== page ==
Obama's Fox News offensive: Has it worked?
Anita Dunn and others have called Fox News a wing of the Republican Party and boycotted the network. Critics say Fox News is changing its ways.
Subscribe Today to the Monitor
Yet critics of Fox News claim at least one victory. After teasing coverage of Oct. 17 Tea Party protests, Fox didn’t cover the events on TV, instead relegating coverage to its website. For a network that had expansive coverage of the Tea Party Express leading up to the 9/12 protests in Washington and had commentator Sean Hannity headline a Tea Party in Atlanta this summer, that "says something,” says Jess Levin, a spokeswoman for Media Matters for America, a liberal media watchdog group.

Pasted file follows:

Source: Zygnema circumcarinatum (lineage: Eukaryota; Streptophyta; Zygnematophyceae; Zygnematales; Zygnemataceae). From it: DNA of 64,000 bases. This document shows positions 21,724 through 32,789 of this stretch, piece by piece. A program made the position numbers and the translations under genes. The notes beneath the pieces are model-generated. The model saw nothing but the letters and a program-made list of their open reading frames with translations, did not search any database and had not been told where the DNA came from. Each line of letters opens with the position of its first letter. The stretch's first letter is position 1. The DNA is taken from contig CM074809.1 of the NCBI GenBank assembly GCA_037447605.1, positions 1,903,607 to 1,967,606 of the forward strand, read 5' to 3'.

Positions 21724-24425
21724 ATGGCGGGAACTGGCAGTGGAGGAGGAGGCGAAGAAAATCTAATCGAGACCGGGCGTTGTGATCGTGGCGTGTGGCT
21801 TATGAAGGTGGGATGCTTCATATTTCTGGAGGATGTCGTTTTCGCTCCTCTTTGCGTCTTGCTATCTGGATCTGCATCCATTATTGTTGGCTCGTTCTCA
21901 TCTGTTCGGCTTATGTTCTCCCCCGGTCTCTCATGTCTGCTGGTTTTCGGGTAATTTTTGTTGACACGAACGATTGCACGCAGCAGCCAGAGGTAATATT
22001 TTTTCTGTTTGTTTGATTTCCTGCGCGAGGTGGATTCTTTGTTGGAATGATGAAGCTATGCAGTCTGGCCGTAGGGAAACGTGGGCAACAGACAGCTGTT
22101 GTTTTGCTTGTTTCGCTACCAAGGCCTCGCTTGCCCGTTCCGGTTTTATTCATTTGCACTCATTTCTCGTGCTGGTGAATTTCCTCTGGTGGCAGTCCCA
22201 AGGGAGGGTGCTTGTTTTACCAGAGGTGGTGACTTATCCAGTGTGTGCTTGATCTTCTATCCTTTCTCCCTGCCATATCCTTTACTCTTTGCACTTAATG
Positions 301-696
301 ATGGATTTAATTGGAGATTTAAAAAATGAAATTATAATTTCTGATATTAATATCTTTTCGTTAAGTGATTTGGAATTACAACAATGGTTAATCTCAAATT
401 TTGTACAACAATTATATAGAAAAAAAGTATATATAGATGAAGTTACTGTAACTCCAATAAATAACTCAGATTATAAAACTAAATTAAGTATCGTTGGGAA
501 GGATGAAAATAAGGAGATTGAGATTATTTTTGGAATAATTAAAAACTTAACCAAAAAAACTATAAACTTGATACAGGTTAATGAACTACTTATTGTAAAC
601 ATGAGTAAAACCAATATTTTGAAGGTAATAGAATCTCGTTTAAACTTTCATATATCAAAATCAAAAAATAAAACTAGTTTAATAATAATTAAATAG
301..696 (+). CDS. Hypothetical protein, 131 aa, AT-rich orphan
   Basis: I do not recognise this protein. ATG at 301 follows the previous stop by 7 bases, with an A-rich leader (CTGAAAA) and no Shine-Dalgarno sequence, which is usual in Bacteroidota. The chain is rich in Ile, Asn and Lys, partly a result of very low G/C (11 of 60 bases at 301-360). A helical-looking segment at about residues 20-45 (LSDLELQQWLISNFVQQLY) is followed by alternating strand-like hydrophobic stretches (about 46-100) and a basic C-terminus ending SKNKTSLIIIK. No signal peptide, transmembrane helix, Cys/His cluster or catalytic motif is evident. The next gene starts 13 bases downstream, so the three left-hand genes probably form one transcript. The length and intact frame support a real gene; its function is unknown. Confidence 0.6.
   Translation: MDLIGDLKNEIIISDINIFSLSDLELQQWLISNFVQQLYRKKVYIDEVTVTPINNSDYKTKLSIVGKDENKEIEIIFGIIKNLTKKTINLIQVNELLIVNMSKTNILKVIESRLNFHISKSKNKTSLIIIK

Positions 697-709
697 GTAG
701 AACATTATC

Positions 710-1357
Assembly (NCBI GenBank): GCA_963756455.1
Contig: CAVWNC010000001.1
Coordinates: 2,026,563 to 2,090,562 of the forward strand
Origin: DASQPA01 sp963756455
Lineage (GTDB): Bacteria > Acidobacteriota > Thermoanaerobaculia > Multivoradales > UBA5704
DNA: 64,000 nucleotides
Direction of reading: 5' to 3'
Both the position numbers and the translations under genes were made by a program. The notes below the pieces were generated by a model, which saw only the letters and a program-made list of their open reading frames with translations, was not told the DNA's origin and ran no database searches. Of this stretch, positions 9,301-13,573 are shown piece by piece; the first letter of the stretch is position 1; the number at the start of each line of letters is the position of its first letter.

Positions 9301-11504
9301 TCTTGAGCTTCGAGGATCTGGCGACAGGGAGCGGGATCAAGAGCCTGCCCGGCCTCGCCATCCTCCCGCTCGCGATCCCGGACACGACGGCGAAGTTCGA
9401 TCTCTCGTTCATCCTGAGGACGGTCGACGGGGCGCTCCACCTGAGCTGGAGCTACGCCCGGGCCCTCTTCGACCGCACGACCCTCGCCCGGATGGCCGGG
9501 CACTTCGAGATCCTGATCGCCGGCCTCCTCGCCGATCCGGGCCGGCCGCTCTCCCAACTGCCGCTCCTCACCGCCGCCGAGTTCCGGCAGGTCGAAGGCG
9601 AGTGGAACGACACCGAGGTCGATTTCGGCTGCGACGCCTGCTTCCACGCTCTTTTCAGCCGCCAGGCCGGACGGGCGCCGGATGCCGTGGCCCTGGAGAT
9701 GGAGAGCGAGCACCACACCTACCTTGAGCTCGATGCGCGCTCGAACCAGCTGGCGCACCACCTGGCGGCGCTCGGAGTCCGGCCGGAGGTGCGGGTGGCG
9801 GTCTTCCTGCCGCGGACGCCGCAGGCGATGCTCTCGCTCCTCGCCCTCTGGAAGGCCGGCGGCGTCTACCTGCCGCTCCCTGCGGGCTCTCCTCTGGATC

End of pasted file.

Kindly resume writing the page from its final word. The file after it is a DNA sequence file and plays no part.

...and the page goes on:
For many media experts, however, the question is: If Fox did blink, is that a good thing?
"Reacting to criticism is a very dangerous thing for any kind of publication to get involved in, especially when the criticism is ideological,” says Tom Edsall, author of “Building Red America” and political editor at The Huffington Post. “I do think that Fox has often been tilted to the right, but if they’re now inhibiting their coverage – if these Tea Parties [that they didn’t cover] were newsworthy – that’s not good.”
With its concerted campaign against Fox – including not sending administration members to talk to Fox News Sunday’s Chris Wallace – the White House has stepped up an unusual campaign on a major media organization.
The boycott came after Fox News broadcast an undercover investigation of ACORN, a liberal community organizing group, which led to its defunding by Congress. Fox News also highlighted reports that green jobs czar Van Jones signed a petition that questioned the official version of the 9/11 attacks, leading to his resignation.